The last week of Jesus’ life prior to his death is known as week is known as the Passion or Holy Week. This week is described in Matthew chapters 21-27 ; Mark chapters 11-15; Luke chapters 19-23; and John chapters 12-19. Maundy Thursday is the name given to the day on which Jesus celebrated the Passover with His disciples, known as the Last Supper. The word “Maundy” is derived from the Latin word for “command.” The “Maundy” in Maundy Thursday refers to the command Jesus gave to the disciples at the Last Supper, that they should love and serve one another just he had exemplified in washing their feet (John 13.3-17).
As Jesus served, Luke records in chapter 22, verse 24 of his gospel, that the disciples were busy arguing who the greatest in the kingdom is going to be. Walking in on King Jesus’ coattails, they assumed, had its privileges. If John 13 provides the picture, Philippians 2.1-7 provides the caption. Read it knowing we don’t follow it. I’ve re-written the passage to indicate how we normally live out this command: Make sure you speak your mind, you’re probably right, love when loved, be in of one mind, if it agrees with yours. Compete with one another, and make sure you have high-self esteem by recognizing the weaknesses of those around you. Let each of us seek for our own interests. Have this mind in you, which was not in Jesus but in his disciples, who though in the form of a broken men, counted equality with God something to aspire to, so they made themselves more important than everyone around them, taking the form of one who was to be served, making much of themselves, holding tight to their lives in this world that they might not lose their prominence in this world.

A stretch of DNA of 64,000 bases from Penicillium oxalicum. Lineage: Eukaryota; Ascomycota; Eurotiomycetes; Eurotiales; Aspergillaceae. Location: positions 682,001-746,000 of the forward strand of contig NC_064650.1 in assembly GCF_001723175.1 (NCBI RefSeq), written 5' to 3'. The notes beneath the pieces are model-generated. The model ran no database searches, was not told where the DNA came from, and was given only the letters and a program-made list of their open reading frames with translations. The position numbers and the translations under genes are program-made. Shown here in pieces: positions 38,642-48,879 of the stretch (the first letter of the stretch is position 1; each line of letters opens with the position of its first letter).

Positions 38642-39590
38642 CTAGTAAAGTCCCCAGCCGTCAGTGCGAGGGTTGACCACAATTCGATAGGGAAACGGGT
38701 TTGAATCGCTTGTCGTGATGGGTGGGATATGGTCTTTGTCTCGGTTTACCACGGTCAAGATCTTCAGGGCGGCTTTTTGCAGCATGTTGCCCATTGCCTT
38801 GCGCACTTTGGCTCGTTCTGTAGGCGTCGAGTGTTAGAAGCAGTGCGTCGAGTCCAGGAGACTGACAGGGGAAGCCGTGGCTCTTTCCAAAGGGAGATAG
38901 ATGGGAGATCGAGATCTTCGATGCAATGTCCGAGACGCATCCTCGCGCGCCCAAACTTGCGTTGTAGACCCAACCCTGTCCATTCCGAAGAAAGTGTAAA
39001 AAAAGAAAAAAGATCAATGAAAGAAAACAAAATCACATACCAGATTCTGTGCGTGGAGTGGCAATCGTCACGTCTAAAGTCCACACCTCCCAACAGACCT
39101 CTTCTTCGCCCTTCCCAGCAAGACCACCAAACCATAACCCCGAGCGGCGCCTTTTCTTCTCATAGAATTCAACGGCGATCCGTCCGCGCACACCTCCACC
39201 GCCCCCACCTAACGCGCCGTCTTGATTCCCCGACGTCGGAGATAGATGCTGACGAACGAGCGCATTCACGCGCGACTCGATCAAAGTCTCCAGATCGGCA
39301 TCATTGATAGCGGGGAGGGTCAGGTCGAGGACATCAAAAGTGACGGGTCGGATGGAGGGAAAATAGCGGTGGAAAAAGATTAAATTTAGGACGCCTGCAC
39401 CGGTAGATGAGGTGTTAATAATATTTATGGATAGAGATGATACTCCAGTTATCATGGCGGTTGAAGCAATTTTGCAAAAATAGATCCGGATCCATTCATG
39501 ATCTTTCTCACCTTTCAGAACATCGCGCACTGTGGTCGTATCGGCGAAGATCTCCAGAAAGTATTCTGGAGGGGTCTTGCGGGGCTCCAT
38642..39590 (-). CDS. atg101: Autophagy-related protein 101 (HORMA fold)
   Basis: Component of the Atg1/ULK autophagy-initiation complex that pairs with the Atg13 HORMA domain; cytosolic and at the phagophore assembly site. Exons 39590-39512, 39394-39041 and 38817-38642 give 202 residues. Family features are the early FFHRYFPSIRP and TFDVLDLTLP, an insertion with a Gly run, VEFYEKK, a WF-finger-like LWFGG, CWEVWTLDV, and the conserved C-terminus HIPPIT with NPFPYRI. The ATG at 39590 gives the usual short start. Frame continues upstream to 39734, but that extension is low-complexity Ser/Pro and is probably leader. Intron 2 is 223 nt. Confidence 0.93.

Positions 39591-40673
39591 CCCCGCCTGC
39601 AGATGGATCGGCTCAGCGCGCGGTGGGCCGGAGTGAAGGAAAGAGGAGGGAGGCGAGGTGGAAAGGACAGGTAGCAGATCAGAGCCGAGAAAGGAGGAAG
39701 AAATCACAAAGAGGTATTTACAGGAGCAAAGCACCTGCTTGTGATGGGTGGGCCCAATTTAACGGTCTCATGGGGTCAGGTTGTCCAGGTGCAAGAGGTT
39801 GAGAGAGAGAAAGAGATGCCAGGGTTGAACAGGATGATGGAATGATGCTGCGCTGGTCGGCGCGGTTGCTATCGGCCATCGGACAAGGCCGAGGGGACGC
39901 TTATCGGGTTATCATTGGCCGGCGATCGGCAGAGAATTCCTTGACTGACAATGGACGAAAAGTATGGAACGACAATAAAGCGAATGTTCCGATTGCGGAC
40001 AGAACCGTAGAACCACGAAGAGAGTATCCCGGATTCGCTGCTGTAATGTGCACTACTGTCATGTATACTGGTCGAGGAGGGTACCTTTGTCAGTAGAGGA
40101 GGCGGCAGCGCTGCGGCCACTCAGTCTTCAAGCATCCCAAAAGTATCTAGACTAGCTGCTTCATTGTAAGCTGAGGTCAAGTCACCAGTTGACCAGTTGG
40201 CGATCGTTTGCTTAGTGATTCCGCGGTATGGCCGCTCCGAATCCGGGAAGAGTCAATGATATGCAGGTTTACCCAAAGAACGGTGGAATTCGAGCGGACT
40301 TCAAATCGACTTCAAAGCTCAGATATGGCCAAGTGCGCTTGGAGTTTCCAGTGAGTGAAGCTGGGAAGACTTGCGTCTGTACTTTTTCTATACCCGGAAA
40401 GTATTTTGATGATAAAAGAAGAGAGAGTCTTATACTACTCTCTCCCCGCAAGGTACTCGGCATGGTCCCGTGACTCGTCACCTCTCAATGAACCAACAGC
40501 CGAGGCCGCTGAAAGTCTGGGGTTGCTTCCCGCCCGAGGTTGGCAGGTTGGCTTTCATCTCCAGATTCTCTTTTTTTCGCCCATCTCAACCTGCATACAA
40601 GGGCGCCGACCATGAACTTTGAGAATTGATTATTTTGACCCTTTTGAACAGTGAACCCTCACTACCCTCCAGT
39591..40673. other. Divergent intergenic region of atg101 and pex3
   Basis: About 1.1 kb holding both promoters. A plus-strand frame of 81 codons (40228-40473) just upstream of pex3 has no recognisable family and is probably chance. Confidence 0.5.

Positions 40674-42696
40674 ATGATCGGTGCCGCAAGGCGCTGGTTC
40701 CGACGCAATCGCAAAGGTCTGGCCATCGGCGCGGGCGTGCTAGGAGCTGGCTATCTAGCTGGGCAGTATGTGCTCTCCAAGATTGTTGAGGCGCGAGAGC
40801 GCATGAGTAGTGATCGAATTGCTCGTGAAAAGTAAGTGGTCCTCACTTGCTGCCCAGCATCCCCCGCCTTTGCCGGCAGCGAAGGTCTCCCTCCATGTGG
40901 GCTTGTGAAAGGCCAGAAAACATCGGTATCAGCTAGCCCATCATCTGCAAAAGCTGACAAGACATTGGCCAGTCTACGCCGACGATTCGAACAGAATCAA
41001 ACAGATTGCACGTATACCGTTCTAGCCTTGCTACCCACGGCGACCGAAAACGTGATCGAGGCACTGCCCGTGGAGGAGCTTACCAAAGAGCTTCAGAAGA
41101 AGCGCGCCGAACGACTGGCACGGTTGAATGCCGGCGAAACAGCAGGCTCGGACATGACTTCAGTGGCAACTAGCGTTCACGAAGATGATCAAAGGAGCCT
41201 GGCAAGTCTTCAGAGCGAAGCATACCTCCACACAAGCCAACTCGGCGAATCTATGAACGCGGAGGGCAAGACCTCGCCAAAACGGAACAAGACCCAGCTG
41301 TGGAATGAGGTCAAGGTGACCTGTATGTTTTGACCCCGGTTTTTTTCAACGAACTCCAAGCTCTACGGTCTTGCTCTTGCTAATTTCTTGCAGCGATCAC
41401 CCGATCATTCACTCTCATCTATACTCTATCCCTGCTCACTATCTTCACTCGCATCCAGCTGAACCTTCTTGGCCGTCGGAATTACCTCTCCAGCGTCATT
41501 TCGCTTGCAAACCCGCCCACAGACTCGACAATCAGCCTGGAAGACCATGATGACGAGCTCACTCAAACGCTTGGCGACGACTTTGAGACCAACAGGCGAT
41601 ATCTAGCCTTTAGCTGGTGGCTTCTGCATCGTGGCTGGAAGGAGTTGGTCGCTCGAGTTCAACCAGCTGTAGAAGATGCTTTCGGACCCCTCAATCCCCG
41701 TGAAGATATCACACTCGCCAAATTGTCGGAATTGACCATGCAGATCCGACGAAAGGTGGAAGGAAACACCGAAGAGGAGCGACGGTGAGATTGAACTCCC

It is noteworthy that right after Jesus gave this command he said, “I am not speaking to all of you.’ That was when Judas left the room.